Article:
Soon after AltMV had been discovered in Australia, other isolates were derived from plants in Europe [10, 11], USA [2, 1216], Brazil [17], and Asia [18]. Nowadays AltMV is reported to be spread all over the world, and capable of infecting plants of various families including ornamental plants and crops [1, 19]. To date, complete nucleotide sequences are determined for the following AltMV isolates: AltMV-Ас (6604 nt long), AltMV-MU (6606 nt), and AltMV-PA (6607 nt). Four biologically active cDNA of “infectious clones” (3-1, 3-7, 4-1, and 4-7) were derived from AltMV-SP genome; the complete nucleotide sequences of these clones were established (6607 nt). The nucleotide sequences of the other isolates have been only partially determined [2, 14, 20].

The diversity of the obtained isolates both in terms of the host plants being the targets for virulence and geographical distribution implies the existence of phylogenetically diverged groups within the AltMV taxon [11, 20]. Based on amino acid sequences of RNA-dependent RNA polymerase (RdRp, replicase) and CP, Ivanov et al. [11] have distinguished 2 groups within the AltMV species: phlox-like isolates and portulaca-like isolates. In the study by Hammond and Reinsel [20] this differentiation was confirmed by means of amino acid sequence analysis of the three proteins which are products of the “triple gene block” (TGB). Apparently, Asian AltMV isolate should be regarded as a separate group [18].

AltMV-IT, AltMV-MU, AltMV-Port, AltMV-Po, AltMV-CIN, and AltMV-PLR (Table 1) were classified as portulaca-like isolates [20]. Ivanov et al. [11] indicated a close evolutionary relationship among the isolates of this group. The amino acid sequences of AltMV-IT, AltMV-MU, and AltMV-Po CPs differ on substitutions at two sites, methionine 106 for isoleucine and serine 185 for phenylalanine [11]. AltMV-Au, AltMV-PA, AltMV-NAN, and AltMV-SP were classified as phlox-like isolates. Belonging to different groups, the CPs of AltMV-MU and AltMV-PA are different by 12 amino acid residues situated mainly on the N-terminus of CP [11]. Nucleotide sequences determined for AltMV isolates obtained from Scutellaria longifolia [12], Torenia [17], Angelonia angustifolia [15], and Thunbergia laurifolia plants [21] are too short for detailed analysis, yet most likely they belong to portulaca-like type [20].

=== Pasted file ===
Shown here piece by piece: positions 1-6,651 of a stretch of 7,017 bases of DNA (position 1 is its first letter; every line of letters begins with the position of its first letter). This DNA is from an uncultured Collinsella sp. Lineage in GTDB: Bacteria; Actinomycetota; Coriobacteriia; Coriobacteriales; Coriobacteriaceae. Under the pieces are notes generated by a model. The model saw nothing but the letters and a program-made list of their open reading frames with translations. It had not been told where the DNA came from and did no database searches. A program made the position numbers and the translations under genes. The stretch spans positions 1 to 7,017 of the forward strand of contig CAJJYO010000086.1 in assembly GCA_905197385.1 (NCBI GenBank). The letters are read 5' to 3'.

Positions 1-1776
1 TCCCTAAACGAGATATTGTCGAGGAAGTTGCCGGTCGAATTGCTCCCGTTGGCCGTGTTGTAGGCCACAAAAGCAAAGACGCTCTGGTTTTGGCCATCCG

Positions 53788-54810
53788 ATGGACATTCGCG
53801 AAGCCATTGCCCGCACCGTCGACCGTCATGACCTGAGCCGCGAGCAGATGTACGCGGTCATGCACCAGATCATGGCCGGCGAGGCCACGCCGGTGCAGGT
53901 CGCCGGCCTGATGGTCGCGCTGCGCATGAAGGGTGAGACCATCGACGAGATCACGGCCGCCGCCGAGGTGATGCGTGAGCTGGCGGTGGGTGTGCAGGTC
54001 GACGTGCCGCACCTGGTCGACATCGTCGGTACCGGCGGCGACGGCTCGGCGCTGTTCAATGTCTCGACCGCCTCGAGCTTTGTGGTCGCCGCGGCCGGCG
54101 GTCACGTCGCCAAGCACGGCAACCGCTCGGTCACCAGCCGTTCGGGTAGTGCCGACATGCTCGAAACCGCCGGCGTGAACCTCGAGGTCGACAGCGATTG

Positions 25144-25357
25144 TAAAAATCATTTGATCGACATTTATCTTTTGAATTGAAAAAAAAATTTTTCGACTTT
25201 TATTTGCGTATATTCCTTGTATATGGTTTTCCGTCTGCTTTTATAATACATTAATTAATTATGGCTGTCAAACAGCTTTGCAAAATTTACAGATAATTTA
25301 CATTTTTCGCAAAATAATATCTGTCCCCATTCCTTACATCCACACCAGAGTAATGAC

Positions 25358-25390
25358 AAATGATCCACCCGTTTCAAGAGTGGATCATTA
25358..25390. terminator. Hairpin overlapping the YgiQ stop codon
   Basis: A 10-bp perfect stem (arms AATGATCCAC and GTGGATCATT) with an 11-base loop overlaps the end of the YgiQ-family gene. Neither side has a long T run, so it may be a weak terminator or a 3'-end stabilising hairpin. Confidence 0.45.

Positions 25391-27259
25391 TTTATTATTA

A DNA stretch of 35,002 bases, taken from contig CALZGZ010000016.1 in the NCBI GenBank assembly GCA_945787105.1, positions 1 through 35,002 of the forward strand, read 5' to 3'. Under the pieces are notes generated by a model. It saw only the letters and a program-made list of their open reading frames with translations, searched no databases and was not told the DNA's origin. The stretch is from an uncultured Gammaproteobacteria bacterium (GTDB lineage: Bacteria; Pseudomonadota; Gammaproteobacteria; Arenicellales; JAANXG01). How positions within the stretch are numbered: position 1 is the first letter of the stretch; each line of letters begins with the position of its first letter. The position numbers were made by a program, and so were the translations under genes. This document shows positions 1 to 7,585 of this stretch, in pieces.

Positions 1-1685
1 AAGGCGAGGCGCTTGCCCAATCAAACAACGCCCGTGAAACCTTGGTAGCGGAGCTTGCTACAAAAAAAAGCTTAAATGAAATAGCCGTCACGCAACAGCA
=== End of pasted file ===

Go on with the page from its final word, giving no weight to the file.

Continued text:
Table 1: AltMV isolates.

The reported distribution of isolates may be determined by the peculiarities of the host plant cultivation. Annual phlox, cineraria, angelonia, torenia, thunbergia, and portulaca are grown mostly in greenhouses as ornamental plants, while perennial phlox and nandina with vegetative reproduction are cultivated in open ground. Similar conditions of plant cultivation most likely account for portulaca-like AltMV detection in greenhouse plants; moreover, portulaca might have served as an infection source for this type of horticulture. Similarly, the spread of phlox-like AltMV obtained from plants cultivated in open ground was the result of cross-contamination from infected perennial phlox plants [20].